Vision Center is funded by our readers. We may earn commissions if you purchase something via one of our links.
In this article
Hooded eyes refer to excess skin that folds down from below the brow bone.6 They can even reach the lash line.
Hooded eyes are a completely normal and common hereditary trait. You may have just one hooded eye. But, generally, you would have hooded eyelids for both eyes.
Some hooded eyes may also happen with age. Aging eyelids can change the appearance and shape of your eyes. They may look droopy, for example.
Eye makeup for hooded eyes can maximize your lid space. There are tons of makeup artist tips and tricks to make hooded eyes look less ‘hooded.’
Hooded eye makeup is not necessarily easy to apply. It includes eyeliner, eyeshadow, mascara, and more. But it can make your eyes look bigger and give the illusion that you do not have excess skin.
If the skin below your brow touches your lash line or comes close to it, you may have hooded eyes. Hooded eyes tend to sink deeply. You will not see a big eyelid space. Rather, you will see a crease.
Most people are born with hooded eyes. It is a natural and normal eye shape and hereditary trait. If your parents have hooded eyes, it is more likely that you will inherit them. That said, not everyone who has hooded eyes passes the trait down to their children.
You do not need to see a doctor for hooded eyes. Hooded eyes are a natural sign of aging.
That said, if you want to get rid of your hooded eyes, you may consult your doctor about surgery options. If your hooded eyes are preventing you from seeing clearly, talk to your doctor about treatment.1
Yes, you can get rid of hooded eyes with hood eye surgery. Eyelid surgery is known as blepharoplasty.5 It removes excess skin or fat from the eyelids.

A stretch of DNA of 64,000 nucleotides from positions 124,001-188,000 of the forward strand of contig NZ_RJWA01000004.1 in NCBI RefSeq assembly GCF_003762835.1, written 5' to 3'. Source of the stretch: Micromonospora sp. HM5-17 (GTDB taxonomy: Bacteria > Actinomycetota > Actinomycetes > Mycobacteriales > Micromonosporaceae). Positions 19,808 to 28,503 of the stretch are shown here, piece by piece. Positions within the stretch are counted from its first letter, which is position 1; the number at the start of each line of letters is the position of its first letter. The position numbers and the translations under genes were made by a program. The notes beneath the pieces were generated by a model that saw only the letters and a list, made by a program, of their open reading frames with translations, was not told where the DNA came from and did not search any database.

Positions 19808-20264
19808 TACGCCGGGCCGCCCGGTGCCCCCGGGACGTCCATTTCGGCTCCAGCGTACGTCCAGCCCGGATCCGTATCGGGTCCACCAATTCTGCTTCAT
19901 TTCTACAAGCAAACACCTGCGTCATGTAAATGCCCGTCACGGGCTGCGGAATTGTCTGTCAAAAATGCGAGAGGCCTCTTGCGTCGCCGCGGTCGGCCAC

Blepharoplasty involves making a small incision and removing skin or fat from the eyelids.2 A blepharoplasty may be done under local anesthetic or under general anesthetic.5 It is up to you and your doctor to decide what is the best option for you.
Eyelid surgery, like all surgeries, comes at a cost and is not without risks. It may cost a few thousand dollars. The cost varies depending on where you get it done, as well as insurance coverage. The risks involve a hematoma, scarring, and blurry vision.5
Typically, it takes about one week to recover from eyelid surgery.5 For some people, the recovery period can take much longer. For others, it won’t take nearly that long.
Other options like eye lift creams are available over-the-counter in most pharmacies. But these are generally not the best stand-alone options for hooded or droopy eyes. Tapes and glues also exist to pull the eyelid upward.
Hooded eyes are not necessarily droopy eyes, though some hooded eyes may appear droopy. Most hooded eyes are deeply set, which means that the eyelid has a larger crease and the brow bone is more prominent. Hooded eyes are a natural eye shape.
Droopy eyes are a result of aging and skin sagging. They can cause vision problems. If you develop droopy eyes that inhibit your vision, you may consider consulting your doctor.
Hooded eyes are not necessarily a cause for concern. Hooded eyes are a common trait. Many people are born with this eye shape. This eye shape is considered attractive by many people.
Anyone can also develop hooded eyes, especially as they get older.4 If you develop hooded eyes, it is nothing to be ashamed of or embarrassed by. Hooded eyes are a natural sign of aging that are still attractive.
There are about ten other eye shapes out there, including:
You are born with hooded eyes, like all other eye shapes. But you can undergo surgery to change the shape of your eye.
There are tons of celebrities who have hooded eyes that reach their lash line. Of course, most celebrities have beauty professionals who do their liner, shadows, lashes, and brows for them. After all, a little bit of eyeliner, eye shadow, and mascara can go a long way.
For example, you may not notice that Blake Lively, Taylor Swift, Jennifer Lawrence, Emma Stone, and Camilla Belle have hooded eyelids.3
In this article
All Vision Center content is medically reviewed and fact-checked by a licensed optometrist to ensure the information is factual and meets industry standards.
We have strict sourcing guidelines and only cite from recent scientific research, scholarly articles, textbooks, government agencies, optometry websites, and medical journals.